Hands Off! Title IX
Keep your hands to yourself, the first rule we teach our preschoolers is a good start. Manners and appropriate behavior have to start somewhere.
I read a shocking article about Title IX I couldn’t wait to share, not another minute. This is a shorter post than usual, as the author really puts it together for us.
As a Principal and when I taught school administration, the first tenet was to ensure a safe and orderly environment. “Duty to Protect” was clearly stated in the California Education Code and I took it seriously.
Before we attempted any process of Visioneering and writing Mission Statements, lofty goals were put on hold until we secured our school from outside inappropriate people and events and inside, how to get along together as family.
On Twitter, Safe Schools, SOBTC and other chats routinely discuss the importance of anti-bullying and creating intact, thoughtful mindsets for appropriate behavior.
Gentlemen Clubs, process, counseling, class meetings and many programs have been put in place to stop bullying and protect the wide diversity of students in our care. Digital citizenship is an appropriate topic. What times we live in.
As a member of AAUW (American Association University Women) I was already aware of the 2011 study and findings about unwanted sexual harassment in schools and on college campuses. It is not my purpose today to take this topic over the top, but draw your own conclusions.
I tutored one little non-reader who is now a student at Cal Poly. He was scarred by an incident in Kindergarten when he was cornered in a bathroom by an older boy. Recently, Morgan was scratched repeatedly on the Kindergarten playground, the last incident leaving welts on her back, through her jacket. Bullying starts early, innocence lost.
The national election brought out troubling commentary I am obviously not dealing with here, but perhaps it is a catalyst for national conversation. Once again, the onus returns to us, as educators, parents and members of the collective community.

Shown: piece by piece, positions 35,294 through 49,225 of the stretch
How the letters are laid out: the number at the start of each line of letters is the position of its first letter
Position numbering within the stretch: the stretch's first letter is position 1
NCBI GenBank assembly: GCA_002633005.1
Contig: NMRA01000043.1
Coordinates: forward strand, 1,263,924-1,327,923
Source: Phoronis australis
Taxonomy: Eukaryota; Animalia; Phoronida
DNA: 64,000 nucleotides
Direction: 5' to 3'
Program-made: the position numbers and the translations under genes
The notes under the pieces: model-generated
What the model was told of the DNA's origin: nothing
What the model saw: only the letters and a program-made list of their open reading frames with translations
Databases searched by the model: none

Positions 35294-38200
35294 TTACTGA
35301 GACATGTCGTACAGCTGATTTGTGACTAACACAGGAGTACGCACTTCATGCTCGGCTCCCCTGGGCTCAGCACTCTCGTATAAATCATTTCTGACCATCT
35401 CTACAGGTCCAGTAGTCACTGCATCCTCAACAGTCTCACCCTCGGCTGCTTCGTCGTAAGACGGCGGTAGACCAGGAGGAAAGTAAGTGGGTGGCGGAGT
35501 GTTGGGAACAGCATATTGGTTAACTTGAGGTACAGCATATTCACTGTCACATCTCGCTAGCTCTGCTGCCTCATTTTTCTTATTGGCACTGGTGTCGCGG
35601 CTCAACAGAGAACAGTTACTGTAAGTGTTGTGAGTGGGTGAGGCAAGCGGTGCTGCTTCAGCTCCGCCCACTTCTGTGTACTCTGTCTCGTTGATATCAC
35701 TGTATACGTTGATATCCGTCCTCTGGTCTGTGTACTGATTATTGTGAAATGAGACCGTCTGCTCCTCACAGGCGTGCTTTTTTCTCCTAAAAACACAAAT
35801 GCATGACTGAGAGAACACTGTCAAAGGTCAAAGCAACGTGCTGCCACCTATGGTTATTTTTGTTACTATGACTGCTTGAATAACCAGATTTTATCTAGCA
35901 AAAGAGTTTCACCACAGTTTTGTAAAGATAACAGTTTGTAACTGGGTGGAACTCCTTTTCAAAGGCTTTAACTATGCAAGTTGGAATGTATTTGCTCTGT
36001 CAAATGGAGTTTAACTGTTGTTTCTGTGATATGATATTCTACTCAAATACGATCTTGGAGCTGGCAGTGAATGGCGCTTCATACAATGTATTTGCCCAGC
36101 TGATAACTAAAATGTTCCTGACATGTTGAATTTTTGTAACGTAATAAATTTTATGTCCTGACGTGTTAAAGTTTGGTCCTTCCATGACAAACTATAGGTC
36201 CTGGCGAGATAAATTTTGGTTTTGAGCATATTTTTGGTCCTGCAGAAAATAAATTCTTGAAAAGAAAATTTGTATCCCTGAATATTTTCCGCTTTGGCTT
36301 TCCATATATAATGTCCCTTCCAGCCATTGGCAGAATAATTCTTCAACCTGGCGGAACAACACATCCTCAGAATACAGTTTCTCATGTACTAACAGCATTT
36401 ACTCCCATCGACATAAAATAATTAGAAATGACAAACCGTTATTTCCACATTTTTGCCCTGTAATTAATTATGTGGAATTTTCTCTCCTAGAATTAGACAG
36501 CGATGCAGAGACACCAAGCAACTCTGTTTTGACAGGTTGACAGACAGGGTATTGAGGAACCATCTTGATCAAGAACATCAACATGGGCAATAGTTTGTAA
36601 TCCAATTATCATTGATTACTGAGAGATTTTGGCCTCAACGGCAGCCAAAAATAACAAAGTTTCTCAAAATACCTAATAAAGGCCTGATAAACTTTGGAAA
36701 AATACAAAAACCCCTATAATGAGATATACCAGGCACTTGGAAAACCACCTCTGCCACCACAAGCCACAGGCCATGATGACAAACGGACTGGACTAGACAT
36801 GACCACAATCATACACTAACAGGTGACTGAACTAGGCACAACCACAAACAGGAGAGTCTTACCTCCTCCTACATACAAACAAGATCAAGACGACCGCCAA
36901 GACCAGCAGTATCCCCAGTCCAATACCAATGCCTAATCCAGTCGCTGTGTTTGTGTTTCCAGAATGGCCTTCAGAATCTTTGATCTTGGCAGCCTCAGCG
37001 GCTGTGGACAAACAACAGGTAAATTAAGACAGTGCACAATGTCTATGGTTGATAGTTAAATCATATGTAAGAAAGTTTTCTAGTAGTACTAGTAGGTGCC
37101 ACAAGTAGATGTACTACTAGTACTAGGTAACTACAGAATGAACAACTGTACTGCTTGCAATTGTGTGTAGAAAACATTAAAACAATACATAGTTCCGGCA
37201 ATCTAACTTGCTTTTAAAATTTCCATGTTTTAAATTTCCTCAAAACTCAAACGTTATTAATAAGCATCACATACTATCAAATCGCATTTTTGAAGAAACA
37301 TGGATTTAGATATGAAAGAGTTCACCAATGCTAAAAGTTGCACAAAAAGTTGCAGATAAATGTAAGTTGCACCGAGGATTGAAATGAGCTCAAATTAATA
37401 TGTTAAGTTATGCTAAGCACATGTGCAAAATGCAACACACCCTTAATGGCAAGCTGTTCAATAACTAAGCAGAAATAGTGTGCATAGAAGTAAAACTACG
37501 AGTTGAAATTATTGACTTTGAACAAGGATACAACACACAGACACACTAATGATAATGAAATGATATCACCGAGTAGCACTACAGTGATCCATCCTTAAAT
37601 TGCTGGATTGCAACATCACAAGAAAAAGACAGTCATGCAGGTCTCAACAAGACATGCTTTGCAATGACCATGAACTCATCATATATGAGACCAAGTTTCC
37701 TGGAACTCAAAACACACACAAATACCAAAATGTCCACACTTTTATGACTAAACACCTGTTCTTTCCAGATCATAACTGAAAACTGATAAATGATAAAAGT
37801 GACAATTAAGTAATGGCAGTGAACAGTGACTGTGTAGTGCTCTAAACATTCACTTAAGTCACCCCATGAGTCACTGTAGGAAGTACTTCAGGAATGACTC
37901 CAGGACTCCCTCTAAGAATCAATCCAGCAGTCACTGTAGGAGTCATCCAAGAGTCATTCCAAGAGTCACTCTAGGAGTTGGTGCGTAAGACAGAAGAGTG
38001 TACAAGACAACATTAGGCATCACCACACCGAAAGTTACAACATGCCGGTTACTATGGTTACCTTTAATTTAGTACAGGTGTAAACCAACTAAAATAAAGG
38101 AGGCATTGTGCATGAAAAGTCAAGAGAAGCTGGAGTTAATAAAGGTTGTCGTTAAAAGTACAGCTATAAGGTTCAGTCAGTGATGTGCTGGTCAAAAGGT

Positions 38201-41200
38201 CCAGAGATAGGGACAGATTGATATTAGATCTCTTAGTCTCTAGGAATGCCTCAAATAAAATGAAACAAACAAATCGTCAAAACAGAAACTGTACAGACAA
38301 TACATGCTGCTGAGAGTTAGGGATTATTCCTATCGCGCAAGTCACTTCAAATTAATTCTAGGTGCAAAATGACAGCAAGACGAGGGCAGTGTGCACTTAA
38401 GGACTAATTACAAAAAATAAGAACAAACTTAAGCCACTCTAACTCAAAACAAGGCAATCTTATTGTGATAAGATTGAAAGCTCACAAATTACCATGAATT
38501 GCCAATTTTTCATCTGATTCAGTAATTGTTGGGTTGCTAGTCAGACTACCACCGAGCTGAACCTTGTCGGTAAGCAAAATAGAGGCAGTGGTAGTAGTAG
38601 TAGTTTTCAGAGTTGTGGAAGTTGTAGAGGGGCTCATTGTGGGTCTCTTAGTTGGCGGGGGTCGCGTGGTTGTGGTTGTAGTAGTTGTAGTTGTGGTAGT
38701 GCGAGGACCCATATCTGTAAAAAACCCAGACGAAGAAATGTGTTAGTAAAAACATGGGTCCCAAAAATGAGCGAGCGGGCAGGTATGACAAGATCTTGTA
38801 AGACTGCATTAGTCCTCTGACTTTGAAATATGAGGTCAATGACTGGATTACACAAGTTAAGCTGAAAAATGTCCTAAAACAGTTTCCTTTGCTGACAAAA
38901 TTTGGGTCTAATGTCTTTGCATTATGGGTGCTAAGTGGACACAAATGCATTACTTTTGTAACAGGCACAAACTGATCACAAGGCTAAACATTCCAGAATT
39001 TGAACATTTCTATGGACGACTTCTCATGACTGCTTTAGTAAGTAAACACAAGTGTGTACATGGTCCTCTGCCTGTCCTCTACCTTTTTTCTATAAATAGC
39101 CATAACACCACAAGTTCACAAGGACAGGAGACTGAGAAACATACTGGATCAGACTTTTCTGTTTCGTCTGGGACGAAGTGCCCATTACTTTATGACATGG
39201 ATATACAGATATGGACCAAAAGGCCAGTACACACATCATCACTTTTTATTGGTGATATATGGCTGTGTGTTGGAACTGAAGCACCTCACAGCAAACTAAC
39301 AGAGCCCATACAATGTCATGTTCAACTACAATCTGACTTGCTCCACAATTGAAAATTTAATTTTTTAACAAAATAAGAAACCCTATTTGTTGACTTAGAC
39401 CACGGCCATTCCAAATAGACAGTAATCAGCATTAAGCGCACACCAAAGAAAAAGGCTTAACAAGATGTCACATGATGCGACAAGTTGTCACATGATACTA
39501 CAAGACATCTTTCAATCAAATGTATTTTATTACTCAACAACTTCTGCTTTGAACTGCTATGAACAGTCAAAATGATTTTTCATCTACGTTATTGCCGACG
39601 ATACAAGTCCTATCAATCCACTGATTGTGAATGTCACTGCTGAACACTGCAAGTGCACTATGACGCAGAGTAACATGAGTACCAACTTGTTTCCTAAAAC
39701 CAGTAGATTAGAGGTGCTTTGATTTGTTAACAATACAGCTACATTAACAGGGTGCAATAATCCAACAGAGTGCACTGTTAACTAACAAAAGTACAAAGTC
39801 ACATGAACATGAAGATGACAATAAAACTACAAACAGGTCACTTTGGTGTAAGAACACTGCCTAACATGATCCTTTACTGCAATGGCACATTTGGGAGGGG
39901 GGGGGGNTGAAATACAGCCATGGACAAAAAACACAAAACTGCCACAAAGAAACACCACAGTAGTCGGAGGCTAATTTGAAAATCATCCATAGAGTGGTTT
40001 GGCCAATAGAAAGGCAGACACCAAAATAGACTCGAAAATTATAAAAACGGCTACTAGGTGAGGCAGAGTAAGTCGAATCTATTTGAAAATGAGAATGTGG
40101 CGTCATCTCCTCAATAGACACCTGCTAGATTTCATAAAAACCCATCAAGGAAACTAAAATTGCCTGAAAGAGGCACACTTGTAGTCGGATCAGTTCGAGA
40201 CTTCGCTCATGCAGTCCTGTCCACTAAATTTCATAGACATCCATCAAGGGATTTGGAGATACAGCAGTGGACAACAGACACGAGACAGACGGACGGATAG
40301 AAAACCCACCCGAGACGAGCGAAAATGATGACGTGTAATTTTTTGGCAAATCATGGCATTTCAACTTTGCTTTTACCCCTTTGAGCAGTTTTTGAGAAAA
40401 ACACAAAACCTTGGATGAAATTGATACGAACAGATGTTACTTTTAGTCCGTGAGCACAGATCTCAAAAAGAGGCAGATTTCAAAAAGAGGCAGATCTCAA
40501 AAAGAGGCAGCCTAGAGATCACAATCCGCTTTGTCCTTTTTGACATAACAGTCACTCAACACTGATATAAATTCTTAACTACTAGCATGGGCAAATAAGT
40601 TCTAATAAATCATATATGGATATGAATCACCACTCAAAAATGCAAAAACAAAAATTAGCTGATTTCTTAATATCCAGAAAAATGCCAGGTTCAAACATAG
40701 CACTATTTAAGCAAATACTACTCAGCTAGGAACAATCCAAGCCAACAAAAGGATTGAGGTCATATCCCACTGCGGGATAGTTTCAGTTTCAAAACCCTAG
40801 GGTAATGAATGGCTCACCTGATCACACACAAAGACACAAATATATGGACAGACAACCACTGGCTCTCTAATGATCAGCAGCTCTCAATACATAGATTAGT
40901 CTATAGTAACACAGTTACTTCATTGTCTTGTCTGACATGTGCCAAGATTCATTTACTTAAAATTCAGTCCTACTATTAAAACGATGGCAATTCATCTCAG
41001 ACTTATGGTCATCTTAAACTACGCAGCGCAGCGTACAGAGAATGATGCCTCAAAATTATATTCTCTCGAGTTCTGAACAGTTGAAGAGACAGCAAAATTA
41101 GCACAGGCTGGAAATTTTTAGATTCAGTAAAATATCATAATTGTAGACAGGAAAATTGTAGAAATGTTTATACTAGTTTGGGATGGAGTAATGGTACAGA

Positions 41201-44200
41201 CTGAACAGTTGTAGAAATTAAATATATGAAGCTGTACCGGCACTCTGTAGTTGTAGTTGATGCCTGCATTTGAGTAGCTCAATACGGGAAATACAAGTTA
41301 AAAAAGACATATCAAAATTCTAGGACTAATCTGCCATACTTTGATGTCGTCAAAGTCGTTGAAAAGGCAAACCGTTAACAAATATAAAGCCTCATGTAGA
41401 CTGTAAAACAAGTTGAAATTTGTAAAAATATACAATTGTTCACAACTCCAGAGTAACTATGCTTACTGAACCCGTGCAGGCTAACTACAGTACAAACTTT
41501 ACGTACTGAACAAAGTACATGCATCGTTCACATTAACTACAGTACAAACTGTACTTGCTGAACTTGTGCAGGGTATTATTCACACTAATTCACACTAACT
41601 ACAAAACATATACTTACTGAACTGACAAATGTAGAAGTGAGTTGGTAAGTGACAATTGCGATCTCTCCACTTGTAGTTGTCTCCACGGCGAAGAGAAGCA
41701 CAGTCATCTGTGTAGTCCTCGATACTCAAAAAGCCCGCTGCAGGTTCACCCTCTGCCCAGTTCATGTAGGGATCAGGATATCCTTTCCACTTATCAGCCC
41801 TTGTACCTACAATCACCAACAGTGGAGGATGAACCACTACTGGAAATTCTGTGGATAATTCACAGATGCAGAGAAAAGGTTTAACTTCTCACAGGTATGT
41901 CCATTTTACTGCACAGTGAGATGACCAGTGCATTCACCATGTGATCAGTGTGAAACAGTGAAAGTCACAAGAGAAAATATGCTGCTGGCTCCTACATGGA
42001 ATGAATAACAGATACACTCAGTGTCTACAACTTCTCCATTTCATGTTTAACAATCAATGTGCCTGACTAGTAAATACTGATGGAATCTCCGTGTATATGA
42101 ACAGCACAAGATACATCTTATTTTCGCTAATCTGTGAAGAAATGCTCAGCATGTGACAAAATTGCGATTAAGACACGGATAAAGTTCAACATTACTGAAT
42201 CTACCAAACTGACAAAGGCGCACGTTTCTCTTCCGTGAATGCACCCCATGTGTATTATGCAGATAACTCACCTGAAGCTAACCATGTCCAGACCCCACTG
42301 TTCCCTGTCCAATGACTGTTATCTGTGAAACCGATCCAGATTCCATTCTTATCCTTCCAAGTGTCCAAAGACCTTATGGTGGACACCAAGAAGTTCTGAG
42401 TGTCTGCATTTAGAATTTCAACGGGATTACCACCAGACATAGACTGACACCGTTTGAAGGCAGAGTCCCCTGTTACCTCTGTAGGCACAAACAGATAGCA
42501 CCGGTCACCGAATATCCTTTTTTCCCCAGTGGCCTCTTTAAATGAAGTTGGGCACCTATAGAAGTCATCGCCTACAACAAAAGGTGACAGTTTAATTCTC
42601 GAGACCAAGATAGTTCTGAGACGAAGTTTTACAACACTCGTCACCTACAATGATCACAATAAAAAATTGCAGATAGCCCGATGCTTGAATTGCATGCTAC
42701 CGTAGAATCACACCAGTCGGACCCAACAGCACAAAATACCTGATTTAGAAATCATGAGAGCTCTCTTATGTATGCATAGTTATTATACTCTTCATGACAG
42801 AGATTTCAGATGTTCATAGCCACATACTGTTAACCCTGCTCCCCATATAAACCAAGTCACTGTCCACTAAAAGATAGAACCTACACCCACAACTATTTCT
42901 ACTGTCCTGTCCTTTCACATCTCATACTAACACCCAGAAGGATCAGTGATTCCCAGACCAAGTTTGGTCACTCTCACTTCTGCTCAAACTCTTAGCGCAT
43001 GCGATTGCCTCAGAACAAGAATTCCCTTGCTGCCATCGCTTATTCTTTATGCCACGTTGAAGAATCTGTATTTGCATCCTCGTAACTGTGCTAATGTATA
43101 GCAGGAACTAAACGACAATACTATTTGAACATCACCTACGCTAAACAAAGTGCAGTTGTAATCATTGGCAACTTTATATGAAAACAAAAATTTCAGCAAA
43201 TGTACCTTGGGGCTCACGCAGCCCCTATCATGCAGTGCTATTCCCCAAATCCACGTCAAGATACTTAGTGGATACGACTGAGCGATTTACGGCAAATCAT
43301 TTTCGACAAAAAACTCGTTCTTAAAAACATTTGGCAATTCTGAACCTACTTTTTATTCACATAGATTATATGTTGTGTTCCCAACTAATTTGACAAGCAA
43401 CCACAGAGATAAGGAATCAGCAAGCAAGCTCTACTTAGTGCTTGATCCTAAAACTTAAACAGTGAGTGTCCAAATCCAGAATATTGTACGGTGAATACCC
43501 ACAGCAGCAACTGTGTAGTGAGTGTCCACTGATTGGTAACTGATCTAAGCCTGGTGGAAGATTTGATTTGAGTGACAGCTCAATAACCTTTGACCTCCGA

Jane Meredith Williams, gave us a thought provoking article in EdSource, July 24, 2016. She relates the AAUW study painted a grim picture of what we must deal with. The statistics are shocking, nearly half, 48% of grades 7-12 in the sample of 2,000 students reportedly experienced some sort of harassment based on gender.
Girls were more likely than boys to have negative experiences, but not always.
This is literally against the law in federally funded schools under Title IX, the Title IX Amendment of 1972, reiterated in 2011 from the U.S. Department of Education, Office for Civil Rights.
Title IX is not just about sports, but also applies to sexual harassment, assaults, etc. In other words, protecting our students from unwanted advances of all types, including touching, words, and more.
Brett Solokow, Executive Director for Association of Title IX Administrators suggested that about 85% of schools may be out of compliance regarding providing a safe and orderly environment for student learning.
In 2013, Ca. Dept. of Education sent a letter to all school districts requiring Title IX Coordinators to complete a survey, but response was so low, nothing was published.
“Schools are obligated to act.”
It seems obvious that this is a complex issue, to be properly weighed by all school personnel, with positive plans reviewed and perhaps new directions needed due to a changing world landscape, or at least one that has now flown dramatically in our faces, in the best interests of all children.
I was not aware Title IX had these facets, but it gives us a starting place. It’s the law. Moreover, despite our best efforts, perhaps we can do more, starting today. Every school continually works in shared leadership moving forward in so many curricular innovations. This has to move to the top of the list.
When all is said and done, kids of all ages, Pre-12 need to feel safe walking down halls, on playgrounds, using bathrooms, in classrooms and online. We are already champions for children, now even more is required.
I see this as a civil rights issue for more than 7-12, it’s the right of all children. How we get there is up to us, but changing the landscape is perhaps even bigger than test scores and the myriad of other tasks we embark on. We spend so much time, and rightly so, on building capacity in schools, amazing curricular programs, teaching positive mindsets and self-regulation.
We face the bigger societal issue of how we treat each other as humans, regardless of how we look, our religious belief, the language we speak. We are ONE.
Read the article.
Leaving footprints on your reading hearts, Rita